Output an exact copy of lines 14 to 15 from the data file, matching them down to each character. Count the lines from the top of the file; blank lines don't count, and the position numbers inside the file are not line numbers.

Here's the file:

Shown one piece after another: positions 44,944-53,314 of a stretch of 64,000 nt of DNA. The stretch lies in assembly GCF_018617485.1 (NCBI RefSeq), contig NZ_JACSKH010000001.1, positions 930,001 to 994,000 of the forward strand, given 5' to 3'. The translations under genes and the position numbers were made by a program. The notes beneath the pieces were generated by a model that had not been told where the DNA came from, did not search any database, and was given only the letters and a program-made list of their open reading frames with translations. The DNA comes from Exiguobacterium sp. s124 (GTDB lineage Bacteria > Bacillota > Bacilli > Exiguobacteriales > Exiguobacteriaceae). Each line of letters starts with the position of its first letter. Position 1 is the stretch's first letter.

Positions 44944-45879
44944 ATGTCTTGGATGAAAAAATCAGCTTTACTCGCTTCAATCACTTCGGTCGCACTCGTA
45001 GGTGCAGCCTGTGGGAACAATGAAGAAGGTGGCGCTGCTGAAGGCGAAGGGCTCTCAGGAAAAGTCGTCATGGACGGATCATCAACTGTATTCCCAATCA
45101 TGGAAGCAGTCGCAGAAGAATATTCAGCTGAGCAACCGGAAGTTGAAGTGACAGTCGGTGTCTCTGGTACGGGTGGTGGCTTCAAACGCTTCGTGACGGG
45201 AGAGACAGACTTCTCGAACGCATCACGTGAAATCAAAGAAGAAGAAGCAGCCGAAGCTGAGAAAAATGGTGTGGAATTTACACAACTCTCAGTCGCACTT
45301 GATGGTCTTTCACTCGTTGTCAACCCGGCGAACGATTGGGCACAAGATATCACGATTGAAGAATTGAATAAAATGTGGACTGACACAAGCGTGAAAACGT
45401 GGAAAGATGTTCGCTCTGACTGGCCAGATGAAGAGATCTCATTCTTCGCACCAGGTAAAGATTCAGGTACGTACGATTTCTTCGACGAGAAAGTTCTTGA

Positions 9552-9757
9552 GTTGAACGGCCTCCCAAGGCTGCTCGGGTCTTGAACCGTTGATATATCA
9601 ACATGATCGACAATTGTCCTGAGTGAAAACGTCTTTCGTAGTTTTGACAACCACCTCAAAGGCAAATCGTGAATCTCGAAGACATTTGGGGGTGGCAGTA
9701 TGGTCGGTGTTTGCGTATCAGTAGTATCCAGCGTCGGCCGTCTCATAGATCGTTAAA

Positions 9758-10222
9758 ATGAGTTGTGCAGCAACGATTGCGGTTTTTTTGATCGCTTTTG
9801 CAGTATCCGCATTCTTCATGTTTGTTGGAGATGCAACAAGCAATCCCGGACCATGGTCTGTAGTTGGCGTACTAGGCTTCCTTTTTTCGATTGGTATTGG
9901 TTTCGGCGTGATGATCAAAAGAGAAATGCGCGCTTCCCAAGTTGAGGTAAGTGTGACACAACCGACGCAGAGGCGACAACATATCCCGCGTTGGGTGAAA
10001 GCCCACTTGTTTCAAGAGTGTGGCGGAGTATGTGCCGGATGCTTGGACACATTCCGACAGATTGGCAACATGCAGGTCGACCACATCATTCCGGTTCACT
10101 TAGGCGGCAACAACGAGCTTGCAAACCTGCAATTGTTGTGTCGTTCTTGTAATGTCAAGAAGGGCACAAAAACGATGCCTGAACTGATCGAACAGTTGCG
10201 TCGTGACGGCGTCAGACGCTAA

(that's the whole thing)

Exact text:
9758 ATGAGTTGTGCAGCAACGATTGCGGTTTTTTTGATCGCTTTTG
9801 CAGTATCCGCATTCTTCATGTTTGTTGGAGATGCAACAAGCAATCCCGGACCATGGTCTGTAGTTGGCGTACTAGGCTTCCTTTTTTCGATTGGTATTGG